England Christmas Traditions

Trafalgar Square Christmas Tree decorated with lights in London, United Kingdom

Christmas in England holds a lot of significance among the Christian community in England. The word Christmas is derived from the English word Cristes Maesse which means Christ's Mass. Although the first observance came in AD 360 in Rome, but the formal celebration started from AD 440.

Christmas in England has a long historical background. It has been celebrated in England for hundreds of years. It is in fact Britain's most popular festival. The first ever Christmas card was posted in the year 1840. This has now become a custom. These days many of these cards are sold even in aid of charities. Christmas in England spreads the feeling of brotherhood. The English families have been sharing this custom for centuries. It is a festive time when people go out with their friends and family to celebrate this festival. On this particular day guests are invited for a grand Christmas dinner.

A week before Christmas people send greeting cards to their friends and distant relatives, and decorate their houses with colorful lights and other paper decorations. During this time of the year the houses are decorated with Christmas trees. This was popularized by Prince Albert who initially brought one Christmas tree to the royal household in the year 1840. There is yet another piece of trivia regarding Christmas trees in the UK. In 1947 Norway presented Britain a large Christmas tree which stood in Trafalgar Square to commemorate the Anglo-Norwegian cooperation during the Second World War. Since then it has become a prevalent practice and a popular attraction in the heart of London.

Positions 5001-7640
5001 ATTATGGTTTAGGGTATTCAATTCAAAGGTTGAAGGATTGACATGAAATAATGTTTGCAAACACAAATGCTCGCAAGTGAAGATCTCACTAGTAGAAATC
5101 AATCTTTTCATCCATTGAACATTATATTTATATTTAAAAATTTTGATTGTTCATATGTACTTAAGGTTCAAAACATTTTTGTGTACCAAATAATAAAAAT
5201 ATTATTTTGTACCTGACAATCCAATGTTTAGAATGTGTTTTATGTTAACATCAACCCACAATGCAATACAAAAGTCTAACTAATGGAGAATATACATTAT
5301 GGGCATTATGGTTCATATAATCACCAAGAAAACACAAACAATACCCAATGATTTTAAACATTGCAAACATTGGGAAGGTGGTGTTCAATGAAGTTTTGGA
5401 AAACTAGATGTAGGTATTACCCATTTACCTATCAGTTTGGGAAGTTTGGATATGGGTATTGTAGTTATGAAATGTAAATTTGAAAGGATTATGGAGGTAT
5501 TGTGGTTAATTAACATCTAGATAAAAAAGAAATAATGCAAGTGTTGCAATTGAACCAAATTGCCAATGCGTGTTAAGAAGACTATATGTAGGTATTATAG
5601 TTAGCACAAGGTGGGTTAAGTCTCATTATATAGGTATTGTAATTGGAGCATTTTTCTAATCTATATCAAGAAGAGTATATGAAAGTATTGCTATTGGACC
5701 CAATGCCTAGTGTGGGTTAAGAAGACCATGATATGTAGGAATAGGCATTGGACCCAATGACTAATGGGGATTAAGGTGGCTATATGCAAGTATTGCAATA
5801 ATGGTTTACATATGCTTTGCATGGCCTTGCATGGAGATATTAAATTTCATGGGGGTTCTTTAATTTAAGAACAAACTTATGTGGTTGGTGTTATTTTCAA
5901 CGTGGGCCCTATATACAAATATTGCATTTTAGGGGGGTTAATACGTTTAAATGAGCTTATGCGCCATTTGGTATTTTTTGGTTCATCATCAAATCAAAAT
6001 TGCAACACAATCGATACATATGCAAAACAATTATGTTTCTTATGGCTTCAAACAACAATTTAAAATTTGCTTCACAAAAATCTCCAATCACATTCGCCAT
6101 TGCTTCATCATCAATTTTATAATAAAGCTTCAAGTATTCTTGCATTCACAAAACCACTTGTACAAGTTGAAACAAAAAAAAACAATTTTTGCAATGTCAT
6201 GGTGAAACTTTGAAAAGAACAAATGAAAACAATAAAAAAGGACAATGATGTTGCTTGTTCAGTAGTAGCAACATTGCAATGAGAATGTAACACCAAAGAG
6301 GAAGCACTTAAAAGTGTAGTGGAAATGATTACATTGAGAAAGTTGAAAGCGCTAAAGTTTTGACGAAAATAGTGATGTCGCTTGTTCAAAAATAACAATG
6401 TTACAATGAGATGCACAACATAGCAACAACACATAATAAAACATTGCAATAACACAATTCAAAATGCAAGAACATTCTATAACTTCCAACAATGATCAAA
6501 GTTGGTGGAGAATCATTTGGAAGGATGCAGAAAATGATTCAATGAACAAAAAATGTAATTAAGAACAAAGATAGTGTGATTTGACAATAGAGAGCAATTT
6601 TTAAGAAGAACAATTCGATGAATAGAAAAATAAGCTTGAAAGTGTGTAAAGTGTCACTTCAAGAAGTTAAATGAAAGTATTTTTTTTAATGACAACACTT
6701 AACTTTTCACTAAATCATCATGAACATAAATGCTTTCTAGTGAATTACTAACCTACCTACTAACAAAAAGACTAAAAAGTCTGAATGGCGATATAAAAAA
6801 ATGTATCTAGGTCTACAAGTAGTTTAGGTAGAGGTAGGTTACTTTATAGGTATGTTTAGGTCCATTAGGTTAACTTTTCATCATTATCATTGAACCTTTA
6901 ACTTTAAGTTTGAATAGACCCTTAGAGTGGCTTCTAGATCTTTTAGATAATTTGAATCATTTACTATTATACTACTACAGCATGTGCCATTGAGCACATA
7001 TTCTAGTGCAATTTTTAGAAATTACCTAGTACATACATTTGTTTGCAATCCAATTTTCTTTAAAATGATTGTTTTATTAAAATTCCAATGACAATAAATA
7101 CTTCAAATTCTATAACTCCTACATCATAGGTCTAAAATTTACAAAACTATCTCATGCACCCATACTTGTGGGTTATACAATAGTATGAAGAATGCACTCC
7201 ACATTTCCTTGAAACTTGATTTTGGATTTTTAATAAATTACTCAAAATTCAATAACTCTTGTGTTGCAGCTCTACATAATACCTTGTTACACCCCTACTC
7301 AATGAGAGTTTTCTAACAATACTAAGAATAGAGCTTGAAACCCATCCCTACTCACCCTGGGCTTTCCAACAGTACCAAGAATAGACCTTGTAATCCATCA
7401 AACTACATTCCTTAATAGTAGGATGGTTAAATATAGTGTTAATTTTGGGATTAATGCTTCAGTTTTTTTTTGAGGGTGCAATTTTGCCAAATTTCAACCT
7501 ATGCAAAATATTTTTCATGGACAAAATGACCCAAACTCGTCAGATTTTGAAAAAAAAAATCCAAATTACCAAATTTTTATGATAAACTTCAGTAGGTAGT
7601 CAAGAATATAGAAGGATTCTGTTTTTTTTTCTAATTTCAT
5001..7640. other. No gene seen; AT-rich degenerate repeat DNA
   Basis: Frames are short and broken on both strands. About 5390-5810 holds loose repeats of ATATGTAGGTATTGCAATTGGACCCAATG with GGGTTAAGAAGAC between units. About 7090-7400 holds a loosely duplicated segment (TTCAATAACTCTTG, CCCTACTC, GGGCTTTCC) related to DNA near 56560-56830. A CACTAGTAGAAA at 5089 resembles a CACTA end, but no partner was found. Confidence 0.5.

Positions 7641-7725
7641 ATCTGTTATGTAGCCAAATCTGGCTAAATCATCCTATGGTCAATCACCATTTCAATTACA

Christmas is also popular among the children who sing and dance to the tunes of melodious carols. Carols are often sung by a group of singers on the eve of Christmas. Presents are either kept beneath the Christmas tree or hung on its branches. On Christmas day these presents are opened. The families then go to the church to attend various ceremonies. At the end of the day the families gather with their friends for a Christmas dinner. Traditionally, the dinner consists of roasted turkey goose or chicken stuffed with roasted potatoes. After that mince pies and pudding are served to the guests. The Christmas cake is served later in the day.

During Christmas the Queen addresses the nation over radio and television. In Britain the day after Christmas is known as Boxing Day, which gets its name from an ancient custom in England of giving a Christmas box with a gift or money inside it. The box is given to the delivery man or the trades people who provide regular service throughout the year. People also give a tip to the milkman, postman, and other service providers at this time of the year. Christmas in England is a time of celebration when people shed their grievances and spread the feeling of brotherhood and joy.


Image Credit : Diliff

You may also interested in England major attractionsStonehenge, British Museum, Big Ben London, Buckingham Palace, The London Eye, Millennium Bridge, Tower of London, Westminster Abbey, London Zoo, Trafalgar Square, Palace of Westminster, Kensington Palace, Lost Gardens of Heligan, Nelson’s Column, Wellington Arch.

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Published On: Thursday, December 19th, 2013